Sunday, February 27, 2011

We Are All Part of the Labor Movement Now

by Robert Creamer
Huffington Post, February 26, 2011

Speaking to a cheering crowd of eight to ten thousand outside of Chicago's State of Illinois Building Saturday, American Federation of State County and Municipal Employees (AFSCME) Deputy Director Roberta Lynch said, "whether you are a member of a labor union or not, we are all members of the labor movement now."

She was dead on. In a matter of less than a month, since Wisconsin Governor Scott Walker declared war on the right of public service employees to organize and negotiate the terms of their employment, the public's perception of organized labor has fundamentally changed.

For many who previously believed that unions were just another "special interest" they now represent a labor movement that is fighting for the rights of middle class Americans.

King’s Fight For Unions Is Still Essential

Union members of the American Federation of State, County, and Municipal Employees (AFSCME) Local 1733 gather in Memphis to protest unfair labor practices in 1976. Photo: Robert Abbott Sengstacke/Getty Images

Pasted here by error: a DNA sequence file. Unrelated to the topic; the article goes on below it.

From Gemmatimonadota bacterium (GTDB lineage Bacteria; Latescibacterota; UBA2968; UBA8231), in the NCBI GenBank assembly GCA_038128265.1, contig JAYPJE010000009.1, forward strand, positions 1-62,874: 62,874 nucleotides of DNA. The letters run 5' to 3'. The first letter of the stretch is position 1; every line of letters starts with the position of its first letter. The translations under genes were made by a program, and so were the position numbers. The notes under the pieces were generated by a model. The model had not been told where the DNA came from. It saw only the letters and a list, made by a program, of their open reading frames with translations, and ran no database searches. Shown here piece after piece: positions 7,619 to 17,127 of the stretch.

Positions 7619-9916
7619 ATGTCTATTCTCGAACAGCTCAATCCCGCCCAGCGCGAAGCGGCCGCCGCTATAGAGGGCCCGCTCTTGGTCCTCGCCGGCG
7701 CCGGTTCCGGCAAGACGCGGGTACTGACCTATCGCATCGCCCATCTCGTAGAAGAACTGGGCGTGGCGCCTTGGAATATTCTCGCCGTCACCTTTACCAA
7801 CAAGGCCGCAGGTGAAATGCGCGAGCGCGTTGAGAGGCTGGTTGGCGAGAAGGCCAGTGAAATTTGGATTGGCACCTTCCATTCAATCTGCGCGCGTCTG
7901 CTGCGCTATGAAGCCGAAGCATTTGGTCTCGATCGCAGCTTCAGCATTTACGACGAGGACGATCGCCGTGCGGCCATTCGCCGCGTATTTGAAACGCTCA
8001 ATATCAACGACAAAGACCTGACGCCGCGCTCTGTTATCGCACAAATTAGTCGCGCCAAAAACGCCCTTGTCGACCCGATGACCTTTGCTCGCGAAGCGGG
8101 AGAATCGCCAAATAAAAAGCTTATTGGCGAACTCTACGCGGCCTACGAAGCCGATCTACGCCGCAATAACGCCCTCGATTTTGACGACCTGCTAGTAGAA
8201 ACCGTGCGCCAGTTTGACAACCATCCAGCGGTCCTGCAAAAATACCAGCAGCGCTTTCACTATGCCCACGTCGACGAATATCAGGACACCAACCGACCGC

by Michael Honey
In light of the clash of wills in Wisconsin, we should remember the teachings of Dr. Martin Luther King, Jr. One of King’s slogans that we rarely hear is this one: “all labor has dignity.”
King spoke these words in Memphis on March 18, 1968, in the midst of a strike of 1,200 black sanitation workers that had lasted over a month. After rousing them to a fever pitch, King called for a general strike by all workers to shut the city down on behalf of the sanitation workers.
What was the demand of these workers? Improved wages and benefits, yes, but their key demand was that the City of Memphis grant collective bargaining rights and the collection of union dues, without which they knew they could not maintain their union.